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Size Does Matter, At Least In The Tallest Building Debate

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Size Does Matter, At Least In The Tallest Building Debate


Size Does Matter, At Least In The Tallest Building Debate

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  • <iframe src="" width="100%" height="290" frameborder="0" scrolling="no" title="NPR embedded audio player">
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There is a question that's looming over the world of architecture. Should the new skyscraper at the World Trade Center site, in New York, count as the tallest building in the Western Hemisphere? The developers say yes but by some measures, the Willis Tower in Chicago, formerly known as the Sears Tower, can still lay claim to that title.

Now, a little-known organization is set to answer that question. and we turned to two of our reporters to get this tale of two cities vying for the tallest.

JOEL ROSE, BYLINE: I'm Joel Rose, and I'm standing at the foot of One World Trade Center. It's a single, soaring tower wrapped in reflective glass. Earlier this year, construction crews hoisted a 400-foot metal mast into place at the top of the building. And as far as New York is concerned, it's now the tallest building in the country.

VERONICA SMALLS: It has to be the tallest.

TYREEK JONES: The tallest...

SMALLS: The tallest.

JONES: ...not one of the tallest 'cause New York City is...

SMALLS: Is No. 1.

JONES: ...used to known as No. 1.

JERRY ROMANO: It's a fact. It's taller. It doesn't matter to me. I'm just stating facts.

HANK HINSON: Yes, we have to be taller than Chicago (Laughter)

ROSE: That was Veronica Smalls, Tyreek Jones, Jerry Romano and Hank Hinson. Technically, One World Trade Center is 1,776 feet, from the ground up to the light at the top of the mast, which makes it more than 300 feet taller than the top of the Willis Tower.

DAVID SCHAPER, BYLINE: Sorry, Joel, but I have to stop you there. This is David Schaper, in Chicago, and here at the Willis Tower, you can actually stand and look out from a level much higher than you can inside the new World Trade Center.

BOB WISLOW: We're standing on a sheet of glass, looking 1,353 feet straight down to the street.

SCHAPER: This is Bob Wislow, standing on a ledge extending out from the sky-deck on the 104th floor of the Willis Tower. Wislow is a lifelong Chicagoan who watched the building go up 40 years ago. He's now chairman and CEO of the company that manages it. He maintains Willis Tower will still have the highest occupied floor of any building in the Western Hemisphere.

Wislow says he has great respect for New York, and for the developers and builders of One World Trade Center, which he calls a great symbol of American resilience. But...

WISLOW: I do think technically, if you strictly interpret the rules, that this would continue to be the tallest building.

GLORIA ARAGON: I think it's pretty amazing.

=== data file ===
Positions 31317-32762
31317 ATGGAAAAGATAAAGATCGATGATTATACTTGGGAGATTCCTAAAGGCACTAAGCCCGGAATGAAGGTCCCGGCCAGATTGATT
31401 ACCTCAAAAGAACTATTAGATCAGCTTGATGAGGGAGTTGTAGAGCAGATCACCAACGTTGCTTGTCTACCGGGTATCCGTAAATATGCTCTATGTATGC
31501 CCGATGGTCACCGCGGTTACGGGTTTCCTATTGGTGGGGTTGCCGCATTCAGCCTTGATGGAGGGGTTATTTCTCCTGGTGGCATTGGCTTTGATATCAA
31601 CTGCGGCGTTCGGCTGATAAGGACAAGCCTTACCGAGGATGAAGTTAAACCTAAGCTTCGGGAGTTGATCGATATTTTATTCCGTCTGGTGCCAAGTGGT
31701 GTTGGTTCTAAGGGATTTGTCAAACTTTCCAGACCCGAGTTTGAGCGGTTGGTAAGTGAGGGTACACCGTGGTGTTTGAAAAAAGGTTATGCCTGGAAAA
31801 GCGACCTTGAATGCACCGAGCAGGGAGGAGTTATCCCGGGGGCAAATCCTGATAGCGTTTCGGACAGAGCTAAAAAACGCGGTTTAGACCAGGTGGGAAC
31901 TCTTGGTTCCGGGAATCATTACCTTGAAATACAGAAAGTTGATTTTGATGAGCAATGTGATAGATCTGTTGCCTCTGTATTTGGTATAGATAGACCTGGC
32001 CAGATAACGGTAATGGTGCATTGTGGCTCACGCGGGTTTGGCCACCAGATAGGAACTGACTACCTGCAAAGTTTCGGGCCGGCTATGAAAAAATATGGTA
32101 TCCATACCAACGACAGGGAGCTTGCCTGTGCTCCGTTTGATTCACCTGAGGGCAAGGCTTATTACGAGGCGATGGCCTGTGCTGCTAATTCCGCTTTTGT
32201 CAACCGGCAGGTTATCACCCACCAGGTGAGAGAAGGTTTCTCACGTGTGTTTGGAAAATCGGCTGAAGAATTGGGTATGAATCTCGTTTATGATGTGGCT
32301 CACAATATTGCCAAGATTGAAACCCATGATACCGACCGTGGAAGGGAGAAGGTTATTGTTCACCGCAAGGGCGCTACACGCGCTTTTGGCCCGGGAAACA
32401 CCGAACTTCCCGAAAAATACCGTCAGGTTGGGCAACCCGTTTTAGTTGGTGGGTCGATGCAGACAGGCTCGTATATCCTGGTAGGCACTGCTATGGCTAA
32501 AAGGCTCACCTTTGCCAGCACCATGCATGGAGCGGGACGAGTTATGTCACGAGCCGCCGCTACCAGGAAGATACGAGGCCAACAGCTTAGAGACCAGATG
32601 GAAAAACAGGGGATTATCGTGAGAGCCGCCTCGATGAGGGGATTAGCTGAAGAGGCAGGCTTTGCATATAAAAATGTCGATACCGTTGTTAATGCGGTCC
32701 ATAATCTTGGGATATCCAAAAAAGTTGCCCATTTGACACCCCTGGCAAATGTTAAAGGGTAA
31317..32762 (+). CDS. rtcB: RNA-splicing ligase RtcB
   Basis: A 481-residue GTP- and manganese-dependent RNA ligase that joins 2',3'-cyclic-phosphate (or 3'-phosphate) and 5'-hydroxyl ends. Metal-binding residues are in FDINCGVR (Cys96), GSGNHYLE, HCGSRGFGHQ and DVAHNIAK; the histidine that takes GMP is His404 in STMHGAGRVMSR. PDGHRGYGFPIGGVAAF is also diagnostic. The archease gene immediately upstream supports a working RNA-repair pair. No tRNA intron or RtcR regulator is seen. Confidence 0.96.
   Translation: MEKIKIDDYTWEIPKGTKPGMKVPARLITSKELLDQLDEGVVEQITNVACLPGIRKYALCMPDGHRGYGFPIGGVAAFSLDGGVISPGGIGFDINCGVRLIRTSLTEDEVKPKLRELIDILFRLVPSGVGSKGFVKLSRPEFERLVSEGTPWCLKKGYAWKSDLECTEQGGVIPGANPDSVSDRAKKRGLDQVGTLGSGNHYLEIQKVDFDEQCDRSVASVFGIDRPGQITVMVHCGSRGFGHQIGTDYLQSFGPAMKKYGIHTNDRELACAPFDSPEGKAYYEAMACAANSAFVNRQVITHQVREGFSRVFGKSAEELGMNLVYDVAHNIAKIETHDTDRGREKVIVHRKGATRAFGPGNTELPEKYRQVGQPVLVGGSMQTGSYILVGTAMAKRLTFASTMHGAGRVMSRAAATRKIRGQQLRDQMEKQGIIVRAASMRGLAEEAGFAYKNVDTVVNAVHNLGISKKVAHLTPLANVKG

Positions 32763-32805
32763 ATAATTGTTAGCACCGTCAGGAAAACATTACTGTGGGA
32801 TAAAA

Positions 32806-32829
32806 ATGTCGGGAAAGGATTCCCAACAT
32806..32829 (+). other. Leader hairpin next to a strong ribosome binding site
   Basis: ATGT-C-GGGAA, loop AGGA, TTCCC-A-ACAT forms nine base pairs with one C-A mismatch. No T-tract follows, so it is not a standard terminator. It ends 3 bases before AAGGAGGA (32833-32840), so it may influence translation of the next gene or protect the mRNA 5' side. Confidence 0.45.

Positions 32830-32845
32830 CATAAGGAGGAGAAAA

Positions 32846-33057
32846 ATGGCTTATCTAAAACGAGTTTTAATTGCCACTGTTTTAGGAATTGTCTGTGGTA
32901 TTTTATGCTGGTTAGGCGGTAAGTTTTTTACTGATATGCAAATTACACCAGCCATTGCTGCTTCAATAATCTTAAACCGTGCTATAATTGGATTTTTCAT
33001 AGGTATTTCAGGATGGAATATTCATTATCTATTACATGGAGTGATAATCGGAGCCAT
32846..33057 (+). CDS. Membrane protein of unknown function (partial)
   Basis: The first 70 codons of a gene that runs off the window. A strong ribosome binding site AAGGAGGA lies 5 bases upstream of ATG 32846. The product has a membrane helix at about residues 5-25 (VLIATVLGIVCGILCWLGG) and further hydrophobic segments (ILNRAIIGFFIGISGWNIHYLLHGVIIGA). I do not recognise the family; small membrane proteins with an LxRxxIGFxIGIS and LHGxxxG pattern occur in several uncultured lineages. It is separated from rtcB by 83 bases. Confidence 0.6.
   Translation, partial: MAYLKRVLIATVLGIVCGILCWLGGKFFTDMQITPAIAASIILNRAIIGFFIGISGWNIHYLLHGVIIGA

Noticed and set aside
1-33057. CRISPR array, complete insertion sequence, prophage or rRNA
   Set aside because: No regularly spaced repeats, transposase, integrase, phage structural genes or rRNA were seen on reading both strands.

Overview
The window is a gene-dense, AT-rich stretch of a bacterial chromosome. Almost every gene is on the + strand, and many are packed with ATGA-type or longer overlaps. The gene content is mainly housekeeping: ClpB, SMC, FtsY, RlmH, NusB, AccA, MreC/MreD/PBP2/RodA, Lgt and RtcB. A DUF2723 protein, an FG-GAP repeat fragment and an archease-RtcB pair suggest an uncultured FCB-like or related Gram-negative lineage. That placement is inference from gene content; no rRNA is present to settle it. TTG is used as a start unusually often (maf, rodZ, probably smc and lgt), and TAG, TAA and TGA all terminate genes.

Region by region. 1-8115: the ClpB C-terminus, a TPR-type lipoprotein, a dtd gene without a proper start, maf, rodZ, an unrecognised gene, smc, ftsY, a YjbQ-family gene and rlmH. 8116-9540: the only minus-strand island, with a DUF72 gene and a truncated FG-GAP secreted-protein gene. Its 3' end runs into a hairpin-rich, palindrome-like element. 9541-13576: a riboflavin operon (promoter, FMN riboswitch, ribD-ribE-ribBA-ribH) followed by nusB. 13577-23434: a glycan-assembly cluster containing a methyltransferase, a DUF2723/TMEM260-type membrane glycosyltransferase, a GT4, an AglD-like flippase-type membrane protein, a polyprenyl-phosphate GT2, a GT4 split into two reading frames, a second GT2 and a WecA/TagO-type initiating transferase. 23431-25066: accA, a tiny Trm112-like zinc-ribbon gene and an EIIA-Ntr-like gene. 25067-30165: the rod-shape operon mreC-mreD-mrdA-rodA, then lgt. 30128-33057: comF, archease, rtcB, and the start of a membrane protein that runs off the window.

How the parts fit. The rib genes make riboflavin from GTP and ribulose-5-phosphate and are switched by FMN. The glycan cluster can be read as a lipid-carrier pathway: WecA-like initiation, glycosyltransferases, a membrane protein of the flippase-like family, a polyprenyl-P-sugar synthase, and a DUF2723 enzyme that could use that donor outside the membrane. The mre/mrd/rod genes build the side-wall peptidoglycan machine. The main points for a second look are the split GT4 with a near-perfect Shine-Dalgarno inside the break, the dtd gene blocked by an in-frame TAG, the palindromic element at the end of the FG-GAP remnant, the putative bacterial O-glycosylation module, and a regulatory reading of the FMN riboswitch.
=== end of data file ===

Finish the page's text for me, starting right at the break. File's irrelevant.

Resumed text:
SCHAPER: Gloria Aragon lives in Chicago's suburbs, and comes to the top of Willis Tower because the view is from a height you cannot get anywhere else.

ARAGON: And just looking out at the architecture of the city surrounding on the ledge is a pretty unique experience.

SCHAPER: Even visitors from overseas agree. Lee Colgan and her family are visiting the sky deck from England.

LEE COLGAN: I think Chicago should have it, yeah. The mast doesn't matter. It's the floors, in my eyes. Yeah?

ROSE: Well, fortunately she doesn't get to decide. The Council on Tall Buildings and Urban Habitat does. It's based in Chicago, suspiciously. But it's made up of people from all over the world. And its 30-member height committee will be debating these buildings today.

ANTONY WOOD: It's a seminal moment for skyscrapers. It doesn't come along every year.

SCHAPER: Antony Wood is executive director of the Council On Tall Buildings. He says when taking away the title of world's tallest building from what was then the Sears Tower back in the mid-1990s, the organization made a distinction between an antenna and a spire.

ROSE: An antenna is just functional - something you stick on top of the building after it's finished, so the council decided that antennas should not count towards height. But it decided that spires do count because they're part of the architectural design of the building.

SCHAPER: Which brings us back to the 400-foot mast on the top of One World Trade Center. Is it a spire, as the designers argue; or is it just an antenna? Or maybe, Antony Wood says, the council should just start over.

WOOD: Really, what it comes down to is this: What are we measuring? If we are measuring man's ability to put materials above the plane of the earth, then it should just be material, irrespective of what that material or function is. Or are we measuring man's ability to put man above the plane of the earth; i.e., are we going with the highest occupied floor? Or something in between?

ROSE: Of course this whole debate is sort of academic. Neither the Willis Tower or One World Trade Center is going to be the tallest building in the world. But the decision could set a precedent that will be around for a long time.

SCHAPER: The Council On Tall Buildings meets today in Chicago. The group could announce a decision as soon as next week. David Schaper...

ROSE: And Joel Rose, NPR News...

SCHAPER: Chicago.

ROSE: New York.

SCHAPER: Chicago.

ROSE: New York.

SCHAPER: Chicago.

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